« Reinhart and Rogoff's critics agree: more debt, slower growth | Main | Option pit »

Fresno State tightening the rules on diagnosis of A.D.H.D. and the subsequent prescription of amphetamine-based medications like Vyvanse and Adderall

FRESNO, California. -- Lisa Beach, a senior at California State University, Fresno, endured two months of testing and paperwork before the student health office at her college approved a diagnosis of attention deficit hyperactivity disorder. Then, to get a prescription for Vyvanse, a standard treatment for A.D.H.D., she had to sign a formal contract -- promising to submit to drug testing, to see a mental health professional every month and to not share the pills.

New college policies about A.D.H.D. tend not to apply to other medical or psychiatric conditions -- suggesting discrimination, said Ruth Hughes, the chief executive of the advocacy group Children and Adults With Attention-Deficit/Hyperactivity Disorder. Such rules create "a culture of fear and stigma," she said, adding that if students must sign a contract to obtain stimulants, they should have to do so for the painkillers that are also controlled substances and are known to be abused.

"If a university is very concerned about stimulant abuse, I would think the worst thing they could do is to relinquish this responsibility to unknown community practitioners," Ms. Hughes said. "Nonprescribed use of stimulant medications on campus is a serious problem that can't just be punted to someone else outside the school grounds."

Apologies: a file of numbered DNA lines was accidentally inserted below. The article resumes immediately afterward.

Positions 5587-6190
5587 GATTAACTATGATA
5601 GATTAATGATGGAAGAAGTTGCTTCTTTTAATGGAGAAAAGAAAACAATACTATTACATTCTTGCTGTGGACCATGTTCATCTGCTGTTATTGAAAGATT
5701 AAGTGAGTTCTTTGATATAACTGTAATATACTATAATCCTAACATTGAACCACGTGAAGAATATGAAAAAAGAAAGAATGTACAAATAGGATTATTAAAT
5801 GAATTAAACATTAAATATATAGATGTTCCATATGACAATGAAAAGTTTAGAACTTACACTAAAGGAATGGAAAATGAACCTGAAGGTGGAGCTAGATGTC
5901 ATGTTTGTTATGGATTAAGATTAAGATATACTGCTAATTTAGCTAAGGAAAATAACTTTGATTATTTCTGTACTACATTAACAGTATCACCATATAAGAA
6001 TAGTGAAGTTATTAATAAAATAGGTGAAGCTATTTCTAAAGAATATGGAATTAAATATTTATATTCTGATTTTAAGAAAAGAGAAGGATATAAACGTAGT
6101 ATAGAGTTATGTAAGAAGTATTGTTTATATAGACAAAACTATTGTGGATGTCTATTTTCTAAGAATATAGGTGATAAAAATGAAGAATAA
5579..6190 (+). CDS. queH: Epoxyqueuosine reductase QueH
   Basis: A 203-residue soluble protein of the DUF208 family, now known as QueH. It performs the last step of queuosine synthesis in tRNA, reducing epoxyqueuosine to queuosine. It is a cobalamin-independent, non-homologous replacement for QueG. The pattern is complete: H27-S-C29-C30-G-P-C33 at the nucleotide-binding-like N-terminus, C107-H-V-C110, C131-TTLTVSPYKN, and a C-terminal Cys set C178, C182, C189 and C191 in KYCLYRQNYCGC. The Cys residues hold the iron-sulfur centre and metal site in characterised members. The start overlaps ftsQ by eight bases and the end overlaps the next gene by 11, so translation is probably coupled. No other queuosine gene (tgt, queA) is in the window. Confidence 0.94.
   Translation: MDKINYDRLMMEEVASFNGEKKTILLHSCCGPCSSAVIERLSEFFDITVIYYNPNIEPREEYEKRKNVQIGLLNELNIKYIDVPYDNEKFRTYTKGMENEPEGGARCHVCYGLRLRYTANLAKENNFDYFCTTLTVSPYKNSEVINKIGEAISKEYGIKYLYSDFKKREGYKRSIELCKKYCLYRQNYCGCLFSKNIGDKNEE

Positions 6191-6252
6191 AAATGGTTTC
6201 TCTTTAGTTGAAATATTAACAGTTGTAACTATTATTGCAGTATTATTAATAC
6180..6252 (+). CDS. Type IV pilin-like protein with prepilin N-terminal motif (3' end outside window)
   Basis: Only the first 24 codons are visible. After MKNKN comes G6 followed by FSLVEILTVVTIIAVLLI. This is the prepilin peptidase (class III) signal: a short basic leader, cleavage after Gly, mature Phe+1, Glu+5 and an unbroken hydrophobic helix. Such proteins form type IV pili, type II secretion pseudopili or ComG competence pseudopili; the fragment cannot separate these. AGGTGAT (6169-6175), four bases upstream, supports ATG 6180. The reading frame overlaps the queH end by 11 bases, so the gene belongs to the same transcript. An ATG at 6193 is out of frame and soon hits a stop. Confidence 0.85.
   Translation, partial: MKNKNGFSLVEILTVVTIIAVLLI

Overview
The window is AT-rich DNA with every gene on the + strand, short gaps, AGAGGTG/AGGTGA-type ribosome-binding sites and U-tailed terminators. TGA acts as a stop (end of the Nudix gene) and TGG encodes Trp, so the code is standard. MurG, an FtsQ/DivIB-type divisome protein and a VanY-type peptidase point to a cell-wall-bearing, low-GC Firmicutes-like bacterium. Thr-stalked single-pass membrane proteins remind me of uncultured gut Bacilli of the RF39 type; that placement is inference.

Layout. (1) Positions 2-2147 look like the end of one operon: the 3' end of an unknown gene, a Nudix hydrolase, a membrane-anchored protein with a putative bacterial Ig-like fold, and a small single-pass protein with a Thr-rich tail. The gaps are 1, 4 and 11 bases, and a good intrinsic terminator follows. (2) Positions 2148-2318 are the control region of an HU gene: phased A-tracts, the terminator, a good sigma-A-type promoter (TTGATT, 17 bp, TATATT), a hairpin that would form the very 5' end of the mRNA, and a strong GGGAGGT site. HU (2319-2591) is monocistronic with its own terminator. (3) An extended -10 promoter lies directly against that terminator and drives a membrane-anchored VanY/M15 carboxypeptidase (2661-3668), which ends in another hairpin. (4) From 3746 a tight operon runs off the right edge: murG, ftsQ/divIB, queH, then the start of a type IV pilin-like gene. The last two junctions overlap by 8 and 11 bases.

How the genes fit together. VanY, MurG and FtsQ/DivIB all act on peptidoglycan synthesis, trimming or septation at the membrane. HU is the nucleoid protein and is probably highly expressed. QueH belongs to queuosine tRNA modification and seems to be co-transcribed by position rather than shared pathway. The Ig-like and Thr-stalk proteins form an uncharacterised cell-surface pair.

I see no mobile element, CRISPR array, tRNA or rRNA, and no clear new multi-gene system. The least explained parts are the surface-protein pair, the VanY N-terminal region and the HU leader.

Fresno State officials said a disquieting surge of students requesting A.D.H.D. diagnoses -- along with news media reports of stimulant abuse and questionable diagnostic practices nationwide -- led the university to change several policies last year. Now, students with an outside diagnosis of A.D.H.D. can fill their prescriptions at the Student Health Center only after providing documentation of a thorough evaluation by qualified mental health practitioners -- which typically involves hours of neuropsychological testing and conversations with parents and teachers to assess impairment and other possible explanations.

Fresno State no longer makes diagnoses, largely because of the substantial time required "to do it right," said Catherine Felix, its director of health and psychological services. Many universities, including North Carolina State, Georgia Tech and Penn State, also said they could no longer handle the volume of requests.


TrackBack URL for this entry:

Post a comment

(If you haven't left a comment here before, you may need to be approved by the site owner before your comment will appear. Until then, it won't appear on the entry. Thanks for waiting.)